by Ryan Perry on June 15, 2012 in Mid-Tower
Corsair’s Obsidian line of cases have long been regarded as being some of the best for their aesthetic design, effective cooling, and overall potential. The 550D changes the formula up a little bit, though, putting a huge focus on quiet computing. Let’s check it out and see how it compares to its direct competitors.
It’s no surprise that Corsair is in the business of making high quality gear. Enthusiasts have an almost rabid loyalty to the company, whether it’s memory, coolers, cases or what have you, and I’d say it’s well-founded.
There’s no denying that Corsair has come up with a winning formula with the 550D although I think someone forgot to carry the 1 when doing the math regarding ventilation around the front door.
Enthusiasts should be happy throwing down ~$140, but for the average user looking for a quiet case without all of the cooling flexibility, it could be a bit much. The NZXT H2 sells for around $100, performed a little bit better in our tests, but can’t support aggressive cooling solutions – so it’s a trade off. Personally, there’s no contest based on my own needs, which includes support for a 240mm radiator. This offsets the cost for me.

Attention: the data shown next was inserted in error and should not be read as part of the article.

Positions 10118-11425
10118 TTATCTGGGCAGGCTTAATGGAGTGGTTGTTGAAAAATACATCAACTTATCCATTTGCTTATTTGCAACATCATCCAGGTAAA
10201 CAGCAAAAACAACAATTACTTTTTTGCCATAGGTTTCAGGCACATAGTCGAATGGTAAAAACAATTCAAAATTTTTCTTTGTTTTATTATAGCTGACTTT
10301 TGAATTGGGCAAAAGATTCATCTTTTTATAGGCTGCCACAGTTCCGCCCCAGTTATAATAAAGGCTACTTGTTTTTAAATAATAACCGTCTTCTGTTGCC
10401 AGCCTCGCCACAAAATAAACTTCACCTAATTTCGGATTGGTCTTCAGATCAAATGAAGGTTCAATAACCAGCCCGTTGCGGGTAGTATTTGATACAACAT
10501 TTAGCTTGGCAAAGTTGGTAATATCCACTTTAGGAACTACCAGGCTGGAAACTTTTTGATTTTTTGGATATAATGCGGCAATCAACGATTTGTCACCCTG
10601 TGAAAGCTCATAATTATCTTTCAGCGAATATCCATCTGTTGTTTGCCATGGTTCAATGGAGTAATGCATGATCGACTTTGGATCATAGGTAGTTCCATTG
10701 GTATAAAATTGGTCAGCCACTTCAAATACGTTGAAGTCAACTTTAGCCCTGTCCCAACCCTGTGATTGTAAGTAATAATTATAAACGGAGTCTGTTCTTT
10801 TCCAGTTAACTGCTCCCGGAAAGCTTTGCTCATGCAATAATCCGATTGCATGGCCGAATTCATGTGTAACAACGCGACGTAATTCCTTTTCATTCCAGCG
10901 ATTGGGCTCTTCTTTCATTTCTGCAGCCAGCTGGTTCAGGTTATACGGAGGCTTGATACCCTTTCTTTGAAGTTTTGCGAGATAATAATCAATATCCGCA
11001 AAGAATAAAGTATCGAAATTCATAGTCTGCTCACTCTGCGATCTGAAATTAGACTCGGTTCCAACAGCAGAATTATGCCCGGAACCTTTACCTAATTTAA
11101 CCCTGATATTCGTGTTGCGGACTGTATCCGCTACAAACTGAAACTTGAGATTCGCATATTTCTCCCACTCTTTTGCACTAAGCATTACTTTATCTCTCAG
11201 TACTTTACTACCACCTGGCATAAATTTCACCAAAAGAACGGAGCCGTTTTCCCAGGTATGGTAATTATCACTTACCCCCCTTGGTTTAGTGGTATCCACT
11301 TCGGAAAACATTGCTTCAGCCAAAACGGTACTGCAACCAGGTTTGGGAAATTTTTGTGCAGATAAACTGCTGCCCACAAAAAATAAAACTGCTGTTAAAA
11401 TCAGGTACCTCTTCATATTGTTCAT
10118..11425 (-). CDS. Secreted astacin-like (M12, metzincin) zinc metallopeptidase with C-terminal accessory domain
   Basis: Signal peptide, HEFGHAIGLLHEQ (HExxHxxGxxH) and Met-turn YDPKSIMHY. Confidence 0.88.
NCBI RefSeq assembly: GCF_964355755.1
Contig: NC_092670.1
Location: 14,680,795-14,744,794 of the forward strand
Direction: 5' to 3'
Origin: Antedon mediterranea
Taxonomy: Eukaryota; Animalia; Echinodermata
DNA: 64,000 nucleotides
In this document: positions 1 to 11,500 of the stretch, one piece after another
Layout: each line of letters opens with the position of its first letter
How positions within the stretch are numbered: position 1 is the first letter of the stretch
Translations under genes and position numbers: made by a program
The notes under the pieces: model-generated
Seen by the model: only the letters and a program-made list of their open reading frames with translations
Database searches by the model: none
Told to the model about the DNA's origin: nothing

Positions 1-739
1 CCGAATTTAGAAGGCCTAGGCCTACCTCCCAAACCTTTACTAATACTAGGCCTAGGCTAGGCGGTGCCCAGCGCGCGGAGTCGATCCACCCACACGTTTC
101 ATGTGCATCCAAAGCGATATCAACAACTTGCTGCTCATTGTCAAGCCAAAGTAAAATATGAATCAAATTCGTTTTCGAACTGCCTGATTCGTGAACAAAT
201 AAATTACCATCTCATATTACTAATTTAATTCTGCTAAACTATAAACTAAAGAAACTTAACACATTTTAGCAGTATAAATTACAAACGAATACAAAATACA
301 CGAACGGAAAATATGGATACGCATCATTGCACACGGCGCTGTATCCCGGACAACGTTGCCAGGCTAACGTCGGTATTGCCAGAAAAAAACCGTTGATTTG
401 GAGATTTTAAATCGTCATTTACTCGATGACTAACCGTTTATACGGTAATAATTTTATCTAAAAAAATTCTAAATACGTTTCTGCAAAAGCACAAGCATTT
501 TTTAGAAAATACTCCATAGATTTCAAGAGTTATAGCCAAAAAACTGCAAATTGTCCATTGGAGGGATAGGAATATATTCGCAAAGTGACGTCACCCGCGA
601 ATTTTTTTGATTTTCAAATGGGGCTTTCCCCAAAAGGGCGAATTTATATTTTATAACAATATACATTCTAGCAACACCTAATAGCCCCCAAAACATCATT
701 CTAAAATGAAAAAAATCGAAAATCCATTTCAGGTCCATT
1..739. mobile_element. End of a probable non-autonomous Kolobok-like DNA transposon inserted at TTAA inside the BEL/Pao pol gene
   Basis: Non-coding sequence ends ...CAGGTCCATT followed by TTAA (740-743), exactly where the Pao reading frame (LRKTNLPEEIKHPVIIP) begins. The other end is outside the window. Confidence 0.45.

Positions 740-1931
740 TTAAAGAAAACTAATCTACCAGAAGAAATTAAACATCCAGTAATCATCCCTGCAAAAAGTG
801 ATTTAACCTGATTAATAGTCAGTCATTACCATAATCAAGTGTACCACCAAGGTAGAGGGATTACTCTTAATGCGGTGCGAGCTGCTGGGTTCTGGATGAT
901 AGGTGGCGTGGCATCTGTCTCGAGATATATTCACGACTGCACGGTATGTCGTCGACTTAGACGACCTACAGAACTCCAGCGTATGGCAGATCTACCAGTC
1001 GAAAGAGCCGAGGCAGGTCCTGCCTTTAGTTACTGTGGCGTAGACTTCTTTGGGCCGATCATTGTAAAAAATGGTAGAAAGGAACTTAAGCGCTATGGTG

From features to performance to noise to price, the 550D has it all and is certainly worthy of the Obsidian name along with an Editor’s Choice award.
- Tons of room for high-end components.
- Lots of cooling potential and flexibility.
- Minimalist exterior that could double as a workstation by day.
- Dead silent.
- Restrictive ventilation around the door drives up temperatures.
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